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Fraser: Bizarre double high-stick with Seguin, Kreider

Kerry Fraser
5/23/2013 2:57:38 PM
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Got a question on rule clarification, comments on rule enforcements or some memorable NHL stories? Kerry wants to answer your emails at cmonref@tsn.ca!

Hi Kerry,
 
Aside from all of the missed call in last night's Bruins/Rangers game, the most puzzling one was when two players on opposing teams were struck by high sticks on the same play.
 
The other night, Tyler Seguin was hit with a high stick and almost at the same time Seguin's stick came up and hit Chris Kreider as well. Both players went to the ice holding their face, yet there was no call on either side.
What is the correct ruling for that? Should each offending player have gotten a high sticking penalty off-setting? Or if one caused the other to occur as he was reacting, is there cause and effect rule? Finally, what I was really curious about; if each player was assessed a penalty for high-sticking, but one player was cut and one wasn't, would there be a power play for the bloodied player?

Thanks, keep your rulings coming!
 
Tim Rasmusson

Tim:

That really was a bizarre play; the likes of which I have seen before. The correct ruling on the play should have been a double minor penalty assessed to Steve Eminger of the NY Rangers for cutting/injuring (as reported) the face of Tyler Seguin.  No penalty would result to Seguin for the normal follow through of his shot that cut Chris Kreider.

Injury to both players occurred almost simultaneously as Seguin was in the act of shooting the puck on goal with Chris Kreider fronting the Bruins player for an attempted shot block. Rule 60.1 provides a caveat to the premise that players must be in control of their sticks at all times. The rule specifically states; "However, a player is permitted accidental contact on an opponent if the act is committed as a normal windup or follow through of a shooting motion, or accidental contact on the opposing center who is bent over during the course of a face-off."

The only high-sticking infraction deserving of a penalty on this play was committed by Steve Eminger. It would appear that in the absence of a minor penalty at the very least, this high-sticking incident was undetected by the on-ice Officials.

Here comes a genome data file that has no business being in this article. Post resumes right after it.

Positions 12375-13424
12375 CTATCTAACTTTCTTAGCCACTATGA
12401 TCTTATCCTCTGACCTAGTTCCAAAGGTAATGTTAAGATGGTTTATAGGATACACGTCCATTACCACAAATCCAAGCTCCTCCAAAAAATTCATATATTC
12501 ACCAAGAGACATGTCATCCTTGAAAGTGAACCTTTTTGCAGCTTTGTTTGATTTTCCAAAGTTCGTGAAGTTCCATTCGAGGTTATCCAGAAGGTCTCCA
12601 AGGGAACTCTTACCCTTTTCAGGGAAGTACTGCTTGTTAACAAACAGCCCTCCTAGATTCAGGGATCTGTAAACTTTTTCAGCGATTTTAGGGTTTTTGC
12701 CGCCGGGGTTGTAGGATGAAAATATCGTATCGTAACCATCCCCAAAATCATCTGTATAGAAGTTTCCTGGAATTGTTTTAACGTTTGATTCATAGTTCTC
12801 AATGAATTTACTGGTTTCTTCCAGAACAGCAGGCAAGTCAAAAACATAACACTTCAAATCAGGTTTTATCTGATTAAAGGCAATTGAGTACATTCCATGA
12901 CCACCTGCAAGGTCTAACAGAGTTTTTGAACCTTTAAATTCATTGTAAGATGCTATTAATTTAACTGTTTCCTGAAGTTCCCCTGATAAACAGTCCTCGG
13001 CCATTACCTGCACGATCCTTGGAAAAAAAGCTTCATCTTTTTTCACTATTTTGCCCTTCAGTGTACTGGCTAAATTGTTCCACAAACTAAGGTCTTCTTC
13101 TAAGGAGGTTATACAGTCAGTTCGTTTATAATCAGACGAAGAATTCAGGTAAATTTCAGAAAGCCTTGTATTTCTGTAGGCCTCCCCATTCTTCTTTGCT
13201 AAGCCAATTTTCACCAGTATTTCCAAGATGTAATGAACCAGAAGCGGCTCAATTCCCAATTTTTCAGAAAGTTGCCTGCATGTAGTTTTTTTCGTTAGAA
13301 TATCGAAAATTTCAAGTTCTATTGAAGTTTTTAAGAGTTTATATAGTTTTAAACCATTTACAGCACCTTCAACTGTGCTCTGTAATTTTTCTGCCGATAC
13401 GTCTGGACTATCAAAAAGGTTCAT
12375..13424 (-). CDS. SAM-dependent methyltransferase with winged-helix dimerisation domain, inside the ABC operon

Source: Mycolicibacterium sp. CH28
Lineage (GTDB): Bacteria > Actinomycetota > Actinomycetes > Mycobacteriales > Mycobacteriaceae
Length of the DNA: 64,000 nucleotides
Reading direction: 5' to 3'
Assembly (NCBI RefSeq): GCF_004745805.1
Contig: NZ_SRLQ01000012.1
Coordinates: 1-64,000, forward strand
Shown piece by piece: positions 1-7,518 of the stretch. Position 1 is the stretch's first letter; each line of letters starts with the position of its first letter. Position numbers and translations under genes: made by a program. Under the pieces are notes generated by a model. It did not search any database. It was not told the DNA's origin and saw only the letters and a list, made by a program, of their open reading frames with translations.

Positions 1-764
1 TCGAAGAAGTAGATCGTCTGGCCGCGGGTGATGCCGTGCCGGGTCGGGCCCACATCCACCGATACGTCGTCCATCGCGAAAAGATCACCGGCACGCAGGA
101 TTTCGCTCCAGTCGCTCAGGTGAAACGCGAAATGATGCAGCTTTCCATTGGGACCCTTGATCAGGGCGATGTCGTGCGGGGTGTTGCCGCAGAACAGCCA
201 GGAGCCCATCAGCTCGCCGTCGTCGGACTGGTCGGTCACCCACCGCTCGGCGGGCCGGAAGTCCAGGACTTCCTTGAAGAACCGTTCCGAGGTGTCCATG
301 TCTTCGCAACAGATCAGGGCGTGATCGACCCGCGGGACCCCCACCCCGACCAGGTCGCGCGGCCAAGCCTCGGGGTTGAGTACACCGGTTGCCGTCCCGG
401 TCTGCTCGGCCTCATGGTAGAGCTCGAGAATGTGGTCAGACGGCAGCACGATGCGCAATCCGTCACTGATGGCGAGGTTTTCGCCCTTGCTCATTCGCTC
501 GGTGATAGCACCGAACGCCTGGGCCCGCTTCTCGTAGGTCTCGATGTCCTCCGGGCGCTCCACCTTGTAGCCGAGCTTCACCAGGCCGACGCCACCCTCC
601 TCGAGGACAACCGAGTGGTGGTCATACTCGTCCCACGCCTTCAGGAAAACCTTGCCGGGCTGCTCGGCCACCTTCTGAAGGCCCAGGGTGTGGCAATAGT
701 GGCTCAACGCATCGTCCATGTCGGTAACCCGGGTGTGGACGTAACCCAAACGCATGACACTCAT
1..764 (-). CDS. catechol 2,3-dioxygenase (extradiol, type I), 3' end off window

At least one other missed high-sticking infraction occurred very early in the game when Rangers Captain, Ryan Callahan finished a check on Zdeno Chara and cut the Bruins Captain for stitches between the eyes. When a stick reaches the height of Chara's head there is little doubt it could only be determined a high stick! That is if the Referees or Linesmen detect it?

On this play Chara advanced the puck up-ice from deep in the corner to the left of Tuukka Rask. Ryan Callahan was in a glide path to finish a check on the big defenceman. All eyes of the officiating crew followed the path of the puck exiting the zone and a gap of coverage resulted on the finish of the check. The closest Referee to the play was on the opposite side along the goal line. Since the puck moved beyond the top of the circle and exited the zone he should have remained focused on Callahan and Chara. The linesmen would instinctively focus on the puck as it exited the Bruins zone. The Referee in the neutral zone was now responsible for action on the puck as it entered the neutral zone.

The penalty box attendants in Madison Square Garden were not nearly as busy compared to the medical staff of both teams throughout this wild contest.

The Rangers find themselves with their backs are against the wall. If they are to fight another day Henrik Lundqvist will have to be even better tonight, if such a thing is even humanly possible. One thing is certain; he's going to need some help and a huge effort from every one of his teammates if the Rangers stand a chance. It would also be advisable for them to keep their sticks down—you can't run the risk that a high-stick infraction will be detected.

Kerry Fraser

Kerry Fraser


Kerry Fraser is an analyst for the NHL on TSN and That's Hockey 2Nite on TSN2. As one of the league's most recognizable senior referees, he's worked 1,904 NHL regular season games and 261 playoff games during his 37-year career.


Got a question on rule clarification, comments on rule enforcements or some memorable NHL stories? Kerry wants to answer your emails at cmonref@tsn.ca!


You can also follow Kerry Fraser on Twitter at @kfraserthecall!

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